Counterfeit Round Pound Coins (i) Lead Alloy Issues – G. Oddie

Until the introduction of the dodecagonal bimetallic pound coin in March 2017, the round pounds had suffered extensively at the hands of counterfeiters. The problem began almost immediately after their introduction in 1983. Of the 1.5 billion or so round pounds in circulation in 2016 it was estimated that 3% were counterfeit. Now that the coins are no longer circulating, and ceased to be legal tender in October 2017, this might be a useful time to make some observations about these counterfeits before they are forgotten and lost. The counterfeits fall into several groups and in this first article I will make some brief observations about the lead alloy issues which were typically produced between 1983 and 2006.

Jamaica ‘Type X’ Countermark – A Modern Fake – K. V. Eckardt

Again, along the recent series of Blog Posts regarding modern fakes readers should be made aware of a potentially convincing fake countermark on 8 Reale coins from Jamaica (c.1758-9). While the fabricators of these fake coins or countermarks may have some familiarity with the issues they are copying generally their knowledge is not as developed as an advanced collector/student and inevitably they get one or more aspects wrong which then is a marker for their handiwork. Numismatists must be vigilant and conduct a through investigation when a new variety makes it’s appearance in the marketplace. While legitimate contemporary material continues to be discovered, from time to time, the modern fabricator will use this route to their advantage in placing their modern material into the marketplace. The quality of modern fakes will undoubtedly improve, but I trust that ‘we’ shall be able to find that one little thing that they get wrong.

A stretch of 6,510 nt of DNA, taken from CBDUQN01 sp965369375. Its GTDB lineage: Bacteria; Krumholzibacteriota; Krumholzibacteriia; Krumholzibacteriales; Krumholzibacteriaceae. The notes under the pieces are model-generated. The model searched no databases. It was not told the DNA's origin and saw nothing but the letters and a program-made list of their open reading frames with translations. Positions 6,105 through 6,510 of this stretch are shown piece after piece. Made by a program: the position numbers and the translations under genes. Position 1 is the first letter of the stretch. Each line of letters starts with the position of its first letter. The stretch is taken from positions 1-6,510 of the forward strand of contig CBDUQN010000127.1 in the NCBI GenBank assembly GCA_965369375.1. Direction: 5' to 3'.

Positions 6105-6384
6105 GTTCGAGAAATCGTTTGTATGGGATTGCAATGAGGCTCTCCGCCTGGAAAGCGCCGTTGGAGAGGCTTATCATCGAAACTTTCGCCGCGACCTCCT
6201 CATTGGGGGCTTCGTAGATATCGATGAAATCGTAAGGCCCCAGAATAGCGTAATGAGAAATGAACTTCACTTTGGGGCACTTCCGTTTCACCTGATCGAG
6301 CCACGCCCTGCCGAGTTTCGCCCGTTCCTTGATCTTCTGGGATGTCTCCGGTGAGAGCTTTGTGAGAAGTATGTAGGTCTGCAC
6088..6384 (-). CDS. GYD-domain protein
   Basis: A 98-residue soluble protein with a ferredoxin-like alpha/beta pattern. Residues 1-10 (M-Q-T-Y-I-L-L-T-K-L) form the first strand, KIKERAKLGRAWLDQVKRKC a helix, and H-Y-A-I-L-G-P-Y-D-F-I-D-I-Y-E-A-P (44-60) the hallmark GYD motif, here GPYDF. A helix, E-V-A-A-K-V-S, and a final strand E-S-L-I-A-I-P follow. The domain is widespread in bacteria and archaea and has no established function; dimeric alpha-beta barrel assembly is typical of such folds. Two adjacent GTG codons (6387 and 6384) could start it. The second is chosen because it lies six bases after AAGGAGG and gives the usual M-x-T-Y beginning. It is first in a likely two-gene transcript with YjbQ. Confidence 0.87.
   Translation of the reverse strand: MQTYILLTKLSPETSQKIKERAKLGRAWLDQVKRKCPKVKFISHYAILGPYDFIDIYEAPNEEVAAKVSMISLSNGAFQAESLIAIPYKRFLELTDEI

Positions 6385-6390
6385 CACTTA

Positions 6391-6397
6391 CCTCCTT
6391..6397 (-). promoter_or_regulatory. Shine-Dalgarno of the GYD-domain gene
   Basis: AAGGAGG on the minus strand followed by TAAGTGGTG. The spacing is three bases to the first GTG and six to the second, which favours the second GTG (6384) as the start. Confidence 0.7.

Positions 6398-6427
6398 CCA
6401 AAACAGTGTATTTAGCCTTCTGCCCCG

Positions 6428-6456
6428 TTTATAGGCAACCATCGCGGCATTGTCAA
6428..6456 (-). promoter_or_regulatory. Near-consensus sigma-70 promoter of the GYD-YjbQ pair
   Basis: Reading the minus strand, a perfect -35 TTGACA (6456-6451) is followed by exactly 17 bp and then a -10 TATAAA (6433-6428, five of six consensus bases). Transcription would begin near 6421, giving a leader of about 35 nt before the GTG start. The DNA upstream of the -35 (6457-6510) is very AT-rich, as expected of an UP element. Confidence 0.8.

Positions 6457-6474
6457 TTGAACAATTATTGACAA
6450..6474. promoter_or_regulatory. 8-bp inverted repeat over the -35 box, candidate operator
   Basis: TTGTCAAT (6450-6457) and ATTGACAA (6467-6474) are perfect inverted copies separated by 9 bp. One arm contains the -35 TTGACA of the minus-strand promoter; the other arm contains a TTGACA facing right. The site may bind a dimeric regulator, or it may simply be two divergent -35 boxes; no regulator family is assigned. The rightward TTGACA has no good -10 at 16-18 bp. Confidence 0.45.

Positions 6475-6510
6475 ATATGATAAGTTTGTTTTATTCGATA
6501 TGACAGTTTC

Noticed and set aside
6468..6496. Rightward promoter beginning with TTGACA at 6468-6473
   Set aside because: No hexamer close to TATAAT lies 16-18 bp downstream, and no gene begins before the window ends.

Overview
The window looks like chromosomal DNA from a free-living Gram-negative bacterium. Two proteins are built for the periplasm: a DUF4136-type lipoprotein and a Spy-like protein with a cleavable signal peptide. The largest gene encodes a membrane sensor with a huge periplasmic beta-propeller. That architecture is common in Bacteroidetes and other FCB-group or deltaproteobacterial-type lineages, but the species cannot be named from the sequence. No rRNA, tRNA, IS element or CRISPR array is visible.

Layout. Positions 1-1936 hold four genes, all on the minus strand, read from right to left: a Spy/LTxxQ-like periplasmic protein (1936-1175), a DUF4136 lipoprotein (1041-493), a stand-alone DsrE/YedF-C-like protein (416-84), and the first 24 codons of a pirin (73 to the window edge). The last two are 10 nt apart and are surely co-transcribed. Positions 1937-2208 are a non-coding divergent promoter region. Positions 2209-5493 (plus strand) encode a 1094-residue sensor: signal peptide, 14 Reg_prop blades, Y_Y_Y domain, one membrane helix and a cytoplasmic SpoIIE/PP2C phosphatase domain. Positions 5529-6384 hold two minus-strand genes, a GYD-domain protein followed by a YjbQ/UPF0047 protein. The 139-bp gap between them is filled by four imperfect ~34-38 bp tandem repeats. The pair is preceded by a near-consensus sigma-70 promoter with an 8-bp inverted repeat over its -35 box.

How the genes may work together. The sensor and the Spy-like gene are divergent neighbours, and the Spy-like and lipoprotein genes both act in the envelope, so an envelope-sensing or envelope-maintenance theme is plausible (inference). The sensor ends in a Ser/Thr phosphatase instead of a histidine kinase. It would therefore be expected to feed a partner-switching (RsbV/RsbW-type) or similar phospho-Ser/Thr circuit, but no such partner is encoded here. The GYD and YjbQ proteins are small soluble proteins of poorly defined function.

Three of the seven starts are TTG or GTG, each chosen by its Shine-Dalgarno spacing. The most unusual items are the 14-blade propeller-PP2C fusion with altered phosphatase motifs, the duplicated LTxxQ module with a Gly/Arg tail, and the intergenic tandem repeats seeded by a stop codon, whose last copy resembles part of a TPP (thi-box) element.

The ‘Crown’ Quartered Series B Groat – A False Start to Edward III’s Fourth Coinage? – Duncan Russell

This article describes the unique Hunter Collection ‘Crown in Quarters’ Series B Groat of Edward III’s Fourth Coinage and places it into context with the ‘Trefoil of Pellets’ overcutting Crowns dies used in the early issues of the Fourth Coinage – in doing so it looks at Continental Prototypes with particular reference to the Anglo-Gallic Sterlings of ‘Aquitaine’ minted for Edward III. It also suggests that the failure of the earlier introduction of the Groat during Edward I’s Coinage reform of AD 1279 should not be repeated and so the innovative ‘Crown in Quarters’ design was suppressed in favour of the Trefoil of Pellets for the sake of continuity with existing and accepted reverse design prevalent since its introduction in the coinage reform of  AD 1247. The silent witnesses to this turn of events are the few surviving trefoil  of pellets overcutting Crowns’ Series B Groats.